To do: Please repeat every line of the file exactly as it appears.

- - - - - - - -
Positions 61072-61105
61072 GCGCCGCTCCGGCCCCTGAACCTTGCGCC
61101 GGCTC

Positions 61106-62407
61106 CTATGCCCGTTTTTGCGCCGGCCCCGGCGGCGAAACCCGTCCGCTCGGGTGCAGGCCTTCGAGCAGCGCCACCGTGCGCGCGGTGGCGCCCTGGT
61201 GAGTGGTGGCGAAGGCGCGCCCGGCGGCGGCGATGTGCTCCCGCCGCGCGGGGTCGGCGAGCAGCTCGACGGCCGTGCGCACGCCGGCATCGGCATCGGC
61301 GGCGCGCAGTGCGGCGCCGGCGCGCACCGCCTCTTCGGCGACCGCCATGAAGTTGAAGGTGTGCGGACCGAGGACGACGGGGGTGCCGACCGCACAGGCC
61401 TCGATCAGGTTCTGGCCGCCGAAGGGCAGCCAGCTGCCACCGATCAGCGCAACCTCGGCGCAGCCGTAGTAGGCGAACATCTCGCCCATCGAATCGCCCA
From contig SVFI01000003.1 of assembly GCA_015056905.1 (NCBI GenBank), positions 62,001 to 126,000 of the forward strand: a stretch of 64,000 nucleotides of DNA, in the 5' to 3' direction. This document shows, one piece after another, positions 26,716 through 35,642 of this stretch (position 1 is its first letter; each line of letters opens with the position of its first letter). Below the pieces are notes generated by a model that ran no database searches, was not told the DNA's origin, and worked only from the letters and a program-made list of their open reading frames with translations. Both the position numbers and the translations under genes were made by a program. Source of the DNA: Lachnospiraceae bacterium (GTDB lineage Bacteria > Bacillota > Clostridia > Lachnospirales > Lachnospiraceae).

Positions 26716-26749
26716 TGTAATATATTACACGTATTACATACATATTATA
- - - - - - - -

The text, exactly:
Positions 61072-61105
61072 GCGCCGCTCCGGCCCCTGAACCTTGCGCC
61101 GGCTC

Positions 61106-62407
61106 CTATGCCCGTTTTTGCGCCGGCCCCGGCGGCGAAACCCGTCCGCTCGGGTGCAGGCCTTCGAGCAGCGCCACCGTGCGCGCGGTGGCGCCCTGGT
61201 GAGTGGTGGCGAAGGCGCGCCCGGCGGCGGCGATGTGCTCCCGCCGCGCGGGGTCGGCGAGCAGCTCGACGGCCGTGCGCACGCCGGCATCGGCATCGGC
61301 GGCGCGCAGTGCGGCGCCGGCGCGCACCGCCTCTTCGGCGACCGCCATGAAGTTGAAGGTGTGCGGACCGAGGACGACGGGGGTGCCGACCGCACAGGCC
61401 TCGATCAGGTTCTGGCCGCCGAAGGGCAGCCAGCTGCCACCGATCAGCGCAACCTCGGCGCAGCCGTAGTAGGCGAACATCTCGCCCATCGAATCGCCCA
From contig SVFI01000003.1 of assembly GCA_015056905.1 (NCBI GenBank), positions 62,001 to 126,000 of the forward strand: a stretch of 64,000 nucleotides of DNA, in the 5' to 3' direction. This document shows, one piece after another, positions 26,716 through 35,642 of this stretch (position 1 is its first letter; each line of letters opens with the position of its first letter). Below the pieces are notes generated by a model that ran no database searches, was not told the DNA's origin, and worked only from the letters and a program-made list of their open reading frames with translations. Both the position numbers and the translations under genes were made by a program. Source of the DNA: Lachnospiraceae bacterium (GTDB lineage Bacteria > Bacillota > Clostridia > Lachnospirales > Lachnospiraceae).

Positions 26716-26749
26716 TGTAATATATTACACGTATTACATACATATTATA